Modelling the risk of banking system instability in Indonesia using a cross-sectional dependence panel data model
Faculty of Business and Law
School of Accounting, Finance and Economics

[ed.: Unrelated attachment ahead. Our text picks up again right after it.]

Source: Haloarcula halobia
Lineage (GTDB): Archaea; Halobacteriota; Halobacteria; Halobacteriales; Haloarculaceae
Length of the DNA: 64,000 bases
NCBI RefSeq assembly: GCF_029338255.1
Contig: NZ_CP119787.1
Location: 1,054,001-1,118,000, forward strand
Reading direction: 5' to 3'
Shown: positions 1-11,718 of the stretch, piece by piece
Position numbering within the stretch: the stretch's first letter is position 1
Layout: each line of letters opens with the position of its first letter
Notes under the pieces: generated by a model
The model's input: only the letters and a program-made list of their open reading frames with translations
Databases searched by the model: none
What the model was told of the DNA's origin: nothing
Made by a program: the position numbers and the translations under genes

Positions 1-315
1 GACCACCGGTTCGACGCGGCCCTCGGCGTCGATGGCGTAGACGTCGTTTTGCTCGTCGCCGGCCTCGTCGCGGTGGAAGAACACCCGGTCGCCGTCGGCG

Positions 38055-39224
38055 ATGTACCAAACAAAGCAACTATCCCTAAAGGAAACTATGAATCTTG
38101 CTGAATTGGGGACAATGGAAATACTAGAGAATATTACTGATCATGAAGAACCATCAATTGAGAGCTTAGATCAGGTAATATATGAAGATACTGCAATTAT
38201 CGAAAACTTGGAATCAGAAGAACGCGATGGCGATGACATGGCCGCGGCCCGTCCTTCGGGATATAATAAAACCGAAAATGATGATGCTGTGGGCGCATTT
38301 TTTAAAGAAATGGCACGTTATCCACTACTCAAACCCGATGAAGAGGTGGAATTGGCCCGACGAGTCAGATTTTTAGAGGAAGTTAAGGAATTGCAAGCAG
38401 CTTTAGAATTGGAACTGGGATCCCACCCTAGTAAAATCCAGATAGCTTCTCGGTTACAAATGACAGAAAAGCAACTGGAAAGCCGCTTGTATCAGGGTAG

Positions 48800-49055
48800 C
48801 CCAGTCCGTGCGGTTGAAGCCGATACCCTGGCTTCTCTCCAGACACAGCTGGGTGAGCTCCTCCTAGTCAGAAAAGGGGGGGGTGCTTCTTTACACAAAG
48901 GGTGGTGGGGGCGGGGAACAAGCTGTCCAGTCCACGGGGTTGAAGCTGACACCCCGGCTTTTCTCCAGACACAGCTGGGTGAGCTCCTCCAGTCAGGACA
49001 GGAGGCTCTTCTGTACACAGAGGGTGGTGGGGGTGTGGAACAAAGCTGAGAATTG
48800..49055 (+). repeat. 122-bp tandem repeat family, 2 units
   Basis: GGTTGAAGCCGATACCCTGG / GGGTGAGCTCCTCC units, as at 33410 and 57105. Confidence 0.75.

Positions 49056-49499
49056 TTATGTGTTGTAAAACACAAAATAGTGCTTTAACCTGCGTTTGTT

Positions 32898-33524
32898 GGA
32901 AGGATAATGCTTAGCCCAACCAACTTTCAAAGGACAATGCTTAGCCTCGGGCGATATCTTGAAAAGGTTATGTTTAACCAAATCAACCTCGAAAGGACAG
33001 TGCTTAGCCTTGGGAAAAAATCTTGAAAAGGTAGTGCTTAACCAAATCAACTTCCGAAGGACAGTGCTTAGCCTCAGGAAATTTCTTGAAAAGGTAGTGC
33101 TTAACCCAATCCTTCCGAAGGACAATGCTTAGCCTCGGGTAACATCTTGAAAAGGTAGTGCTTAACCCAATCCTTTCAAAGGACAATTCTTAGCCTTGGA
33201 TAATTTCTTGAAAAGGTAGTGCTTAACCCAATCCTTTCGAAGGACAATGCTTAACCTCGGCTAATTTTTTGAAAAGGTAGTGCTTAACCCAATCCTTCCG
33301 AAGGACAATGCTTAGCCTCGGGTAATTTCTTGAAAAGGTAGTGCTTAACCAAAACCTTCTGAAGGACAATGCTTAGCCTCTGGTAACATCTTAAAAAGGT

Abstract: Since the Asian financial crises in 1997, the Indonesia’s banking system has undergone significant transformation. Bank Indonesia has increased the minimum capital requirements for the country’s banks; however, its financial system may still be fragile and possibly vulnerable to unexpected macroeconomic shocks. This paper explores the financial health of the Indonesia’s banking sector and specifically, we develop a credit risk model containing a set of macroeconomic and bank specific factors. Using a cross-sectional dependence panel data regression, we estimate these factors and determine under which conditions this banking system may be susceptible to financial distress. The paper concludes that macroeconomic fundamentals (i.e. RGDP growth, inflation, stock market performances, net exports and depreciation of domestic currency) and financial soundness (i.e. reserve for money bank deposits and ratio of net foreign assets to GDP) are the factors most likely to influence its stability. Furthermore, bank efficiency can predict banks’ credit risk. The study highlights several limitations and future directions for this research topic.